Darragh McManus talks to the man behind a revealing documentary about three extraordinary missionaries
When we think of someone living an "extreme" life, we usually think of things like drugs, adventure sports or high-octane professions. We generally don't consider missionaries, yet these gentle, philanthropic souls have lives as strange, difficult and radical as anyone.
Lifers is a new documentary from award-winning filmmaker Ruan Magan that examines their incredible true story – specifically, three members of probably the last generation of Irish missionaries. As Magan says: "We don't really do missions any more, or God; we've moved on to other things. As a result, everyone I spoke to was in their 70s."
The one-hour film talks to Fr John Glynn, who runs the We Care Foundation in Port Moresby, Papua New Guinea, one of the world's most dangerous cities; Sr Pat Murray, a Loreto sister in charge of Solidarity with South Sudan which pools resources to help the destitute in the newest country on earth; and Fr Pat Brennan, a Divine Word missionary who fights for the rights of indigenous Indians in the Brazilian Amazon rain forest.
Co-sponsored by RTE and The Iris O'Brien Foundation (Denis O'Brien's charity), the documentary also stemmed from a conversation Magan had with the telecoms magnate.
"Denis was telling me that Irish missionaries are very well-respected all around the world, in places he visits on business or charity work," he says, "and we wondered why this isn't more recognised by us at home. So he suggested making a documentary series, telling the story of the Irish missionary movement of the last hundred years."
Work proper began last March, with Magan tracking down people to interview.
"I wanted someone who would be honest and open, and talk about how they really felt about things," he says. "Then I travelled to various places, doing much of the production and editing myself. That gave me more control over the material."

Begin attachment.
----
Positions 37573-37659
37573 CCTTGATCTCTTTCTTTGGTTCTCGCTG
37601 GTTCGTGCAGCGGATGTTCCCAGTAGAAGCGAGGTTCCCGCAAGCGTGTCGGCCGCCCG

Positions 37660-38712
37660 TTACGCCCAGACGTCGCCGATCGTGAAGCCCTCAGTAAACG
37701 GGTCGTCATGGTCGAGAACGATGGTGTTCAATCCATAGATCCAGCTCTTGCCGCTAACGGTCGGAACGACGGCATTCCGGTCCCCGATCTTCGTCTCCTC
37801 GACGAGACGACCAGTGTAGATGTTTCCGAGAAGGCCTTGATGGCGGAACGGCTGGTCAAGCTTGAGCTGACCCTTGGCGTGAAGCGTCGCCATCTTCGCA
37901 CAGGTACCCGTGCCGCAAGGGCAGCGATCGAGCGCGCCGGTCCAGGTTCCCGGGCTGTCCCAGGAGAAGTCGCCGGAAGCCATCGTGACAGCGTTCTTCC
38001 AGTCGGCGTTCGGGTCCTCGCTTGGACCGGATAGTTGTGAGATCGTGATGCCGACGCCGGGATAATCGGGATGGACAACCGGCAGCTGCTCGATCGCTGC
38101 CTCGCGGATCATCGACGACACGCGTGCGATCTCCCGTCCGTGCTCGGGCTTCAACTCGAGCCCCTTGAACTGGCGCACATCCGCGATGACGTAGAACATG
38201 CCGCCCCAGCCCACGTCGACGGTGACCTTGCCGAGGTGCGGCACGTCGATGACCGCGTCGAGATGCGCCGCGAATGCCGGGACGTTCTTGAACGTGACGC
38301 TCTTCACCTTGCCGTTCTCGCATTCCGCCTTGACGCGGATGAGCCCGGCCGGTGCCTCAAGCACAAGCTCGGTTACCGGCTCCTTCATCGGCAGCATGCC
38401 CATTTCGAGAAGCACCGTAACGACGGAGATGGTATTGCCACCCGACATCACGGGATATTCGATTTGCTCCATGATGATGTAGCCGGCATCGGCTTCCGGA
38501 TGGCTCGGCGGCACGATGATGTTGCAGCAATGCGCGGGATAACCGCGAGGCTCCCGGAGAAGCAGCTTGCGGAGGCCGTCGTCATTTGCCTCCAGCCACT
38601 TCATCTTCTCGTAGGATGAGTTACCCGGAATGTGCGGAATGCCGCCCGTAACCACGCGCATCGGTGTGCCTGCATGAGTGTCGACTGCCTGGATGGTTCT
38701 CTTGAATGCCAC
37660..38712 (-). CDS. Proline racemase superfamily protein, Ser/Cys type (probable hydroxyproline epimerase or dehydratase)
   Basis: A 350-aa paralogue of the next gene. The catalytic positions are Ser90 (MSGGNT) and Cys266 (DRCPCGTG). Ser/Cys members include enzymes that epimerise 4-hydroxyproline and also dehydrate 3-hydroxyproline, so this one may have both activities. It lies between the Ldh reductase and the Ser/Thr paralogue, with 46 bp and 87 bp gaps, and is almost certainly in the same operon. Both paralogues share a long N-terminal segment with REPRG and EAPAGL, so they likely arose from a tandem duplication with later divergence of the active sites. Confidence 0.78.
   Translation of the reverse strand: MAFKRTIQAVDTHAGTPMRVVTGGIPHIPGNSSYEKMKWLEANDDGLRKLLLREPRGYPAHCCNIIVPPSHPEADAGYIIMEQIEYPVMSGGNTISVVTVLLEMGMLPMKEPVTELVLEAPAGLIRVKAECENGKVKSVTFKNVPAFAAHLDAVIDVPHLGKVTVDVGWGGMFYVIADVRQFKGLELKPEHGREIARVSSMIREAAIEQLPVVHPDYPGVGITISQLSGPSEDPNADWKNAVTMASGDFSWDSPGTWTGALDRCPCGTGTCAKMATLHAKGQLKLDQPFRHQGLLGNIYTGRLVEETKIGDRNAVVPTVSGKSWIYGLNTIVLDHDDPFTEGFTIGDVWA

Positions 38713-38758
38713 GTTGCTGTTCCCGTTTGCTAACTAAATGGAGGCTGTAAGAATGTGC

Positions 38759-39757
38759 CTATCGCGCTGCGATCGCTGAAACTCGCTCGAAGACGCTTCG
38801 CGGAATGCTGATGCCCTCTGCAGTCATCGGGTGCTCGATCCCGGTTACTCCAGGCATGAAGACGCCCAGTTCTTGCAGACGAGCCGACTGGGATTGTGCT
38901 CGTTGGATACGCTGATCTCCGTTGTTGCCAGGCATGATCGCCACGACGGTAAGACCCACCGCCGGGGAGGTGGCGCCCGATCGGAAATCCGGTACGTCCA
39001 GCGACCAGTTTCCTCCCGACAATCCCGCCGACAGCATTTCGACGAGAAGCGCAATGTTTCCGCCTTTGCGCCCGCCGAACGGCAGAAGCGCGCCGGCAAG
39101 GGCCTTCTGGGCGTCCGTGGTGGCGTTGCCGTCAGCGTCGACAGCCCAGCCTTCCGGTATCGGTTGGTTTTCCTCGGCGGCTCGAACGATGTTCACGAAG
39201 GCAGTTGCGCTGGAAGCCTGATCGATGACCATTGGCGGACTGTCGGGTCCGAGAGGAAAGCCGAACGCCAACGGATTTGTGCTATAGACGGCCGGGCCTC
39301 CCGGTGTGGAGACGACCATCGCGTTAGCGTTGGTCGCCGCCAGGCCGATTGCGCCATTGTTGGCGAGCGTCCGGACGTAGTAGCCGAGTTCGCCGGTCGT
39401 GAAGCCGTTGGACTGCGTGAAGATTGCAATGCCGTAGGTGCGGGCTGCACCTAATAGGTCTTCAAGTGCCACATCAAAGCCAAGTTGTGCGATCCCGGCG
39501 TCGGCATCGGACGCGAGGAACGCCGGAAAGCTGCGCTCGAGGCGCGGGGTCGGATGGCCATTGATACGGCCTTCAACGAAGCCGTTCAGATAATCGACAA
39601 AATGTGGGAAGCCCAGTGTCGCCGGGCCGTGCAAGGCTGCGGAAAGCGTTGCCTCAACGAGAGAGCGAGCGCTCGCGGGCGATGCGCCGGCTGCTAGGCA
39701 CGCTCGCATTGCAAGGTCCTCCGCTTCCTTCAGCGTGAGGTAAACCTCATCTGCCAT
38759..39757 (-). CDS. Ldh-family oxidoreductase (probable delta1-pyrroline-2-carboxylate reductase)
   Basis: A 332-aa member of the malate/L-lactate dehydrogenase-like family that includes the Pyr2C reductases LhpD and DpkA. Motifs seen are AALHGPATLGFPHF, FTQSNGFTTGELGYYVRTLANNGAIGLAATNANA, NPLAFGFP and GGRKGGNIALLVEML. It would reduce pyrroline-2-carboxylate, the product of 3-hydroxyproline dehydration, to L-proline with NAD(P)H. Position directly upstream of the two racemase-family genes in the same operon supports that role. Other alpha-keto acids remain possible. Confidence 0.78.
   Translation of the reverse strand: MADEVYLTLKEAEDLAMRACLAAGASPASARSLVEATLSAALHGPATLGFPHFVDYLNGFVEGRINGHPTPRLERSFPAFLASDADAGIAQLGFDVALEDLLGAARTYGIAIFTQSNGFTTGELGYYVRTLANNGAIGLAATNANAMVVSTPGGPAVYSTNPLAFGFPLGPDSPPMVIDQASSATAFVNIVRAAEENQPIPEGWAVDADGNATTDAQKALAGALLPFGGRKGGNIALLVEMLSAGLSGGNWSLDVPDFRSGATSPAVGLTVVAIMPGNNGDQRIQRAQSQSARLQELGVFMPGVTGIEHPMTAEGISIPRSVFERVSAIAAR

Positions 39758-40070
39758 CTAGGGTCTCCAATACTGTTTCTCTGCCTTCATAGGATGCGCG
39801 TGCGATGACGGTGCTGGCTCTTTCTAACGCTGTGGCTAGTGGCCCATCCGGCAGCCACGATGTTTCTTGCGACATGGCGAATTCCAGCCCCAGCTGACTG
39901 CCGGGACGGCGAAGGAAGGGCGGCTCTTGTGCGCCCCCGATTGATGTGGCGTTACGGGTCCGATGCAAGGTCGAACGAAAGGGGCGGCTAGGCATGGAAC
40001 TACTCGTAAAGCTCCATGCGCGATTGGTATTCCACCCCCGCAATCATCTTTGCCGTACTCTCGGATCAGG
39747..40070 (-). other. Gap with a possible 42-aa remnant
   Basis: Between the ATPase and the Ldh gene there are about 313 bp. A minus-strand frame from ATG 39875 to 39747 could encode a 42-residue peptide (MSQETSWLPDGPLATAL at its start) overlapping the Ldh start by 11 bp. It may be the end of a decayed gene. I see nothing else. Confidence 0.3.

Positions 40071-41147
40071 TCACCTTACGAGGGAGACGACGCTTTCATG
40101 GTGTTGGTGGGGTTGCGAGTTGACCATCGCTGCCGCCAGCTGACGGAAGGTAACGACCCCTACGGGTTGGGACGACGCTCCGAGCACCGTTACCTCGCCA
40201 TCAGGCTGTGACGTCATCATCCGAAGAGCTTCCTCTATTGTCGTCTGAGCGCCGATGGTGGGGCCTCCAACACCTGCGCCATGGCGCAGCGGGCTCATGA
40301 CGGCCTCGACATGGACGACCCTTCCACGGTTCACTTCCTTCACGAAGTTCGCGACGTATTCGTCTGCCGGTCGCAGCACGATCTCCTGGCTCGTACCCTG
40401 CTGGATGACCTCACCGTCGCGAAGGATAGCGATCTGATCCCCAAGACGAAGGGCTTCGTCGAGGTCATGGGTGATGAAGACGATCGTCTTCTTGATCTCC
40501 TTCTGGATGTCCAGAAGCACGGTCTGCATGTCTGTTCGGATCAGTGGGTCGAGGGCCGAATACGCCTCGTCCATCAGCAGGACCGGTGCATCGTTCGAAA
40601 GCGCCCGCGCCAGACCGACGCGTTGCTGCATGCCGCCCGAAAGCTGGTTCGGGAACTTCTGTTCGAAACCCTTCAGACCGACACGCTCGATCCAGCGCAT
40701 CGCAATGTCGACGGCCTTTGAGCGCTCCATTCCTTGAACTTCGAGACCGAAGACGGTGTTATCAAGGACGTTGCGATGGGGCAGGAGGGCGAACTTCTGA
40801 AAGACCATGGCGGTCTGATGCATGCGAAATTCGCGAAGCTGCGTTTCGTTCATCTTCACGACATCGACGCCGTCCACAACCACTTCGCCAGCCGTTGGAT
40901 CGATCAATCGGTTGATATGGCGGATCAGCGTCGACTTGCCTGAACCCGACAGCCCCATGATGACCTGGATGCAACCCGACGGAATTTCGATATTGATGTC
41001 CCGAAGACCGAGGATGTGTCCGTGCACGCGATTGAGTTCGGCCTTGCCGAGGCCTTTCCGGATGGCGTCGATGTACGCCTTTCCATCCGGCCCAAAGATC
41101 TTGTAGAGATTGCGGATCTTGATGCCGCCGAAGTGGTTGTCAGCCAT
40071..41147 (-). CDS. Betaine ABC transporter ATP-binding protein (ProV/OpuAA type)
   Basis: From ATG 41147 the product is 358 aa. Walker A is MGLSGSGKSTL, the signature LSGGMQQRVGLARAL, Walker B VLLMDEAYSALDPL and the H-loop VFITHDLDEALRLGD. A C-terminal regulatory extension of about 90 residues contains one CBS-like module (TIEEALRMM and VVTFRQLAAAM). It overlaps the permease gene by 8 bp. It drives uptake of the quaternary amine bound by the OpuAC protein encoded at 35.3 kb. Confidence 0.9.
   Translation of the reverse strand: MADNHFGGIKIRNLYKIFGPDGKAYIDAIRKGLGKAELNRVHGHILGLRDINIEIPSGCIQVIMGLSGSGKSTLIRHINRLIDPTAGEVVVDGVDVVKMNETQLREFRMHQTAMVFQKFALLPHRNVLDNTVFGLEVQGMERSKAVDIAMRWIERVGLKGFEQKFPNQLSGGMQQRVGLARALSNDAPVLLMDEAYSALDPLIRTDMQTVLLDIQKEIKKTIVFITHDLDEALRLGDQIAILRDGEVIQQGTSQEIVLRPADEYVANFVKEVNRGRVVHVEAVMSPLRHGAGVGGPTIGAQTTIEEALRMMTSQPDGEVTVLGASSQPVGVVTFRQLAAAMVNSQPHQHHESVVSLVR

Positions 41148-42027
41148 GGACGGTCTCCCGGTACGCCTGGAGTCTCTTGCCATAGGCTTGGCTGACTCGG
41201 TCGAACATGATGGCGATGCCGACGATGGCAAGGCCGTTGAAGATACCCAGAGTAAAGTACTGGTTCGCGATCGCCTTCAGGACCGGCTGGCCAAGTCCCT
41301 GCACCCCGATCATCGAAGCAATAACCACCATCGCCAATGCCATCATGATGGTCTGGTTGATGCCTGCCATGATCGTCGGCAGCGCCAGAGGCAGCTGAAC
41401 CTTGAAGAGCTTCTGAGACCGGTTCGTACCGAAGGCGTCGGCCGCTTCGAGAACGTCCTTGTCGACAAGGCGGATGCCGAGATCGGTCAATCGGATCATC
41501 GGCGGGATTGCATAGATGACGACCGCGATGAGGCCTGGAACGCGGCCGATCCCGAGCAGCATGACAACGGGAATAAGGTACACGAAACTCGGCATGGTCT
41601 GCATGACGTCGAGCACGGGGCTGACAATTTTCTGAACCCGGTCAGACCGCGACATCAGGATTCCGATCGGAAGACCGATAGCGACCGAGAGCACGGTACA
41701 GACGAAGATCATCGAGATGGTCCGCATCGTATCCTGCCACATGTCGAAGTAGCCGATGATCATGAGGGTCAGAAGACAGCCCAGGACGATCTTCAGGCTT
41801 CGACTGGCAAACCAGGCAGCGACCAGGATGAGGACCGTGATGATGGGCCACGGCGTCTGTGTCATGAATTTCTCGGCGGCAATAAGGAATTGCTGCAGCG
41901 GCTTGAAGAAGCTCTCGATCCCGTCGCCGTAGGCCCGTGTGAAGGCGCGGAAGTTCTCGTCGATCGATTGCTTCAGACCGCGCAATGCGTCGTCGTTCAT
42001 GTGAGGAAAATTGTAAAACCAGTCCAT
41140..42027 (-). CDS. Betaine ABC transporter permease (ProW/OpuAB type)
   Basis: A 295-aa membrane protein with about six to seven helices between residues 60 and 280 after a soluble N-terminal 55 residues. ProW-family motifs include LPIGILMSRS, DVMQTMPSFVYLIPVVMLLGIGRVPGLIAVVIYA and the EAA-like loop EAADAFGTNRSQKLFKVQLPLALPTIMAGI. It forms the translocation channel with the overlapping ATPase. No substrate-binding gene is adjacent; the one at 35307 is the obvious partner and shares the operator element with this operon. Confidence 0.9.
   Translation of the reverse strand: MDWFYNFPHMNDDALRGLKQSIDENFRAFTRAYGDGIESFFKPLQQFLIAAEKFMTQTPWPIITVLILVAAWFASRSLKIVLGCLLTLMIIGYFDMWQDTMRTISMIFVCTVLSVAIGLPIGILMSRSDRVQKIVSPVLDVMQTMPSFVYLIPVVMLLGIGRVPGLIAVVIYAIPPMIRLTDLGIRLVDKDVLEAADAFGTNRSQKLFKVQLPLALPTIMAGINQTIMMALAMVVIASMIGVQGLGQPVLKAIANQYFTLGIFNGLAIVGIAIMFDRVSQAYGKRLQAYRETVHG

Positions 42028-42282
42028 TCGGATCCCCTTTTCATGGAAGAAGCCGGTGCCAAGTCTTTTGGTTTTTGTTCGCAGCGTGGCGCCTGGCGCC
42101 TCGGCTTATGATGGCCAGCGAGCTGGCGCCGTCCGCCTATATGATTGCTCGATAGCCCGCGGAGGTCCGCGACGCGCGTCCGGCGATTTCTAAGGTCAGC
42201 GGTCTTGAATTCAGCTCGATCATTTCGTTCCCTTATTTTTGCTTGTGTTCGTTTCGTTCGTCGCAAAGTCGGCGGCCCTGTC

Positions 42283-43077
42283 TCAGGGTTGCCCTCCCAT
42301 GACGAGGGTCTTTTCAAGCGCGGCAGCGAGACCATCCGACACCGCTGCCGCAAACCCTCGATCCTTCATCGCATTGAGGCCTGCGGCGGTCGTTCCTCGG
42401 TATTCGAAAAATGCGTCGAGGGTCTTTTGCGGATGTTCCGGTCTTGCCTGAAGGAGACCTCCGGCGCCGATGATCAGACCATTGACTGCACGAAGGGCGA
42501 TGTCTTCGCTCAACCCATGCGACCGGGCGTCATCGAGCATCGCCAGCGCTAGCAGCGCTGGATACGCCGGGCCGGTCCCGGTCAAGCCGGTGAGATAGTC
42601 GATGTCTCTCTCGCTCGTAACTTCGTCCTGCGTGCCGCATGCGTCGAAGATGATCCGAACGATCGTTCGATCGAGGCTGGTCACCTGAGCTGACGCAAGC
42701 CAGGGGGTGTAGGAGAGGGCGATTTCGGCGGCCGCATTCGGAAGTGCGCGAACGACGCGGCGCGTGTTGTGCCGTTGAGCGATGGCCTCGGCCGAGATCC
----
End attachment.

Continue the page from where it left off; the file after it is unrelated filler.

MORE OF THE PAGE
He covered 22,000 miles, going to some of the world's most remote and hazardous places, spending two weeks each with the three featured missionaries. He discovered that their lives were dangerous, lonely and tough. Yet they didn't complain and would never countenance leaving. They had pledged their whole lives to it (the title refers to the way the missions are like a life sentence in prison).
He says now: "One thing that struck me was: why on earth do they do it? Apart from the fact that they had joined missionary orders years before. Saving souls isn't what it's all about any more, it's more pastoral now. And it struck me as a strange thing to do with one's life.
"A few people gave the standard answers about just wanting to serve the church and so on, but I dug a little more to get to a deeper motivation. And the prime reason for what they do seems to be spiritual payback – you get what you give. Simple as that.
"Helping others makes you feel happy. We all know this ourselves: if you give someone a gift it makes you feel good. So in a way it's the pursuit of happiness.
"It's extremely difficult, their life and the work they do. It's often dangerous, the conditions are horrendous, and at the end of it all the situation never really improves that much anyway, decade after decade. But that feeling of spiritual payback makes it all worthwhile for them."
It's obvious in conversation that Magan found Fr John, Sr Pat and Fr Pat to be truly inspirational people; those rare individuals who care more than the rest of us and put their feelings into action. Yet he also found them nice, normal and enjoyable to be around; regular folks doing incredible things.
Dubliner Magan is a 20-year veteran of TV and film production. He's worked on Michael Collins, The Devil's Own and the Emmy-nominated documentary series The Ghosts of Duffy's Cut, among many others.
He recently won an award for a short movie, and has two feature films in the pipeline – a drama about hurling and a thriller. But you imagine that things like work and awards drift away from anyone's mind when they see the abject conditions in which some people must exist.
"Making a film like this gives you a perspective on things," Magan says. "You get a greater appreciation of how lucky we are to be born here, not in south Sudan, say. "But it wasn't always grim. The documentary ends with shots of people dancing, in the three places we filmed, which shows that they appreciated the good moments in life too.